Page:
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Q&A: Joe Kinder on Fat Camp (5.14d), Rifle and Route Development

Joe Kinder sends Fat Camp (5.14d) in Rifle, Colorado. The climb he bolted and gave away.

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Joe Kinder spent weeks over a three-year period to bolt and meticulously clean a line through the roof of the Wicked Cave in Rifle, Colorado—a project he called Fat Camp.

“Bolting is piss,” he says. “[It takes] maybe two days. The cleaning process is the majority of the time, and that sucks.” Work completed, instead of red-taping
the project for himself, Kinder opened it to the world.

John Cardwell stepped in for the first ascent of Fat Camp on August 9, 2016, followed by a repeat from Matty Hong that September. “I have to stress, this is a seriously awesome thing for Joe to do,” Cardwell told Rock and Ice in
a previous interview.
“This route dubbed ‘Fat Camp’ by Joe, is super classic and in my opinion the most difficult climb in Rifle.” Cardwell suggested 5.14d for the grade.

More than three years after sinking the first bolt, Kinder sent Fat Camp on June 12 for its third ascent (Jonathan Siegrist followed closely
behind with the route’s fourth ascent). Rock and Ice sat down with Kinder to talk about route development, first ascents and gift-giving.

Q&A with Joe Kinder:

You bolted/cleaned Fat Camp as well as other lines and gave up the FA’s. Why?

I’m conflicted, but I don’t like the idea of putting a wall up to people. I don’t feel comfortable with that. I’ve got a lot of selfish aspects of my personality,
but I try really hard to be selfless and give out shit rather than keep it all for me, me, me. I climb all year, and I climb a lot of other people’s
routes, and I’ve had people give me projects. It’s one part of me that I have to suck up. For the most part, it feels good. It hurts at first sometimes.
I won’t lie.

How did projecting Fat Camp compare to your recent FA of Bone Tomahawk (5.14d/15a)?

Way easier. Fuckin’ way easier. Fat Camp is a really basic style. Not a lot of tricks. That’s one that I think any climber that can do 9a [5.14d]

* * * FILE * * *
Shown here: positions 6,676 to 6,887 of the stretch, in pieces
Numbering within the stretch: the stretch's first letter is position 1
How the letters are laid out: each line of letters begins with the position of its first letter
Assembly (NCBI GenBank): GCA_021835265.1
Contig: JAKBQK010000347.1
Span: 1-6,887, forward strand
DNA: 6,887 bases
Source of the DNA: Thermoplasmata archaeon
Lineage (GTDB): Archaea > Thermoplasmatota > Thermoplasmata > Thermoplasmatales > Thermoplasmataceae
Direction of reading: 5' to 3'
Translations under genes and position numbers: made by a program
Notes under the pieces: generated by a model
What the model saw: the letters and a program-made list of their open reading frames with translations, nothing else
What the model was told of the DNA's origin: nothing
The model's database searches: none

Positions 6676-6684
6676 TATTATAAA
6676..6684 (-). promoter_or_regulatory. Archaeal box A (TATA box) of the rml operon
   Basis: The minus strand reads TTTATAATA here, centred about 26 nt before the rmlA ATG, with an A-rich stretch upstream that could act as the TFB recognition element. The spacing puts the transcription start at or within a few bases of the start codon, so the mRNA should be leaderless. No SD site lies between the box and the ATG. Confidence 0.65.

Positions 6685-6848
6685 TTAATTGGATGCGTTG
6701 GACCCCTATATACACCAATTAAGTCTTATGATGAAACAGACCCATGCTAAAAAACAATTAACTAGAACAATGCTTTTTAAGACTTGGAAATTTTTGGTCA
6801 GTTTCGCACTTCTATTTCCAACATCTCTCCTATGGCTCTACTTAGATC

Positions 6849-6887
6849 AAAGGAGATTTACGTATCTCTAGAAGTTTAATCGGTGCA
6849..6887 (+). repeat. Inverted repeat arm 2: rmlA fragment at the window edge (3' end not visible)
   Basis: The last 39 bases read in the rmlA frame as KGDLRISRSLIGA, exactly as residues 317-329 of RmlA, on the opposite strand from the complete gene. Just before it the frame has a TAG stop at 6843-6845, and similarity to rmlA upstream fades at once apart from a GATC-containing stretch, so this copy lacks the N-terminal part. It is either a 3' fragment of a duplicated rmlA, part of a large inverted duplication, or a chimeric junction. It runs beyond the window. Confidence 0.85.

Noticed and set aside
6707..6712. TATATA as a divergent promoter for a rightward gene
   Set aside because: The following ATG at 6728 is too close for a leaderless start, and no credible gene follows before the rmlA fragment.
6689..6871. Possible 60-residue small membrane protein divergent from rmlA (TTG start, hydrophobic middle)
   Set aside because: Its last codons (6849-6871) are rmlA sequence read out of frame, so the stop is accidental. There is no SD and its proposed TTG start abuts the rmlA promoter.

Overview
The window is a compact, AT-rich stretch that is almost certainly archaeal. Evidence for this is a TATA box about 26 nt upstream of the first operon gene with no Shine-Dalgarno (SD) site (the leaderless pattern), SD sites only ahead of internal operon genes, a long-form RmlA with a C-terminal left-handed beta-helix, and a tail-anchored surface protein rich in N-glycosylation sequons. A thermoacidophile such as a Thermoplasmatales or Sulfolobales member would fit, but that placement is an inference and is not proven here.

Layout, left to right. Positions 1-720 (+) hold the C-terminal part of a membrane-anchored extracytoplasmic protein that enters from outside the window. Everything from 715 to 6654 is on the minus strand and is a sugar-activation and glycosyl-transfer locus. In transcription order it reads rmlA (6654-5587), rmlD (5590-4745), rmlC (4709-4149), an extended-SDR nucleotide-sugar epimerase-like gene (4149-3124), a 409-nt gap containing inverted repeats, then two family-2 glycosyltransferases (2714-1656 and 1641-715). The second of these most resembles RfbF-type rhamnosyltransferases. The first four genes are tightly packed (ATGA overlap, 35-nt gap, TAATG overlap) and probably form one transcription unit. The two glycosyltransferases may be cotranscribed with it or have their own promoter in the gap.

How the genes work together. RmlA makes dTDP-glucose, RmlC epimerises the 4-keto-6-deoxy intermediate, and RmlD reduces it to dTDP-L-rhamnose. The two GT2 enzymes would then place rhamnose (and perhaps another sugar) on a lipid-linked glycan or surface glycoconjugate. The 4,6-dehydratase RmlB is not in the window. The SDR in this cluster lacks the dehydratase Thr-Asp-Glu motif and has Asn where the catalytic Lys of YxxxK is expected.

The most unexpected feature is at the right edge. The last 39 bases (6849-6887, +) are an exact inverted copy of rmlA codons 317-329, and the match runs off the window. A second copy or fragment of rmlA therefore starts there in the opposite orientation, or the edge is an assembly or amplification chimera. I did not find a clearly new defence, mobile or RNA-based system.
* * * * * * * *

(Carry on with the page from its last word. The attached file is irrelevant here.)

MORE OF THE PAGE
will do real quick. Bone Tomahawk was complex. That was real first ascent style I had no one else helping with figuring moves out and I wanted
that. I liked the isolation out there and I relished the time I had with it. It was an intimate time with the cave, the bees, the birds, the sections
and the failures.

Joe Kinder resting upYou get a different experience when you’re making a first ascent, when you’re alone. The first ascent
will always take patience, mind games, belief and doubt. Anybody that comes along after has an easier time. It’s human mirror actions. We can repeat.
That’s why Fat Camp was so easy. I knew those guys had done it. I knew beta, and I knew what to expect. Without that info shit’s a lot more
challenging.

What set Bone Tomahawk apart?

Bone Tomahawk was different, man, that was a dime piece. That was my baby. They’re all special to me. They are pieces of climbing that I’ve authored.
And luckily, they don’t suck. Bone Tomahawk was different, that was one that I kept quiet because I didn’t want the young bucks to come fuck
with it. That was one I kept for myself because I deserved it.

What got you into route development, and were you hooked right away?

Oh yeah. At one point in my life, people asked why I wasn’t bolting, why I wasn’t giving back. That made me feel really guilty. I’m not just a taker, I
like to spread the love and feel like I contribute to the shit that I love so I started to bolt.

A big inspiration was Dani Andrada. I loved his misfit style. This fuckin’ renegade freak mode of a rock climber plus bolter plus lifer for climbing. He
does not have any qualms or cares about norms or social hierarchies. He’s a climber. He’s this warrior guy that I really find fascinating. Part of
his M.O. is to bolt like a madman. Bolt hard routes, climb hard routes in the same day. That coupling is badass to me.

So, when I started, I got stoked—kind of ballistic stoked. I was obsessed. I was bolting routes in southern Utah in the middle of the night. I’d
wake up thinking about climbs that I didn’t finish and I’d drive out and finish them in the moonlight with a headlamp with bats and birds flying around.
I was obsessed. I had to bolt something everywhere I went. Some good, some utter pieces of shit.

Kinder in the steeps.What would you say your development style is?

I would say my typical style—the style that I dig on bolting—is the physical steep style. Steep, gymnastic, medium size holds, nothing to tweaky
and lame. I like to call it human friendly. The body is not in jeopardy at any point—and that’s head to toe.

Do you see your development/FA’s as a creative process?

I don’t think there’s much. That [bolting lines] is just like a construction worker. You go up, you put the bolts in, you climb. There’s no creative process.
Maybe the creative process is that you see the line? Whatever. You see one I see one. Is that creativity? I don’t know. It’s just a different perspective.
The creative process comes into figuring moves out. That’s where your brain is going to be in a creative mode.

Are route development and first ascents distinct processes for you?

One is building, one is completing. I think that the first ascent process is really badass. I think it’s the most creative part of climbing. Figuring out
your beta, learning how this thing can possibly be done. That’s the best part of climbing, that thought game.

Do you have any big plans? Small plans?

Both. The big plans I’m not gonna talk about. Small plans, keep climbing. My goal is to reach my next level. I want to climb 9a+ [5.15a]. I know it’s a
number, but it’s the next level for me, and I want to reach that level. I’m not far from it. There’s a few routes that I’ve been revisiting.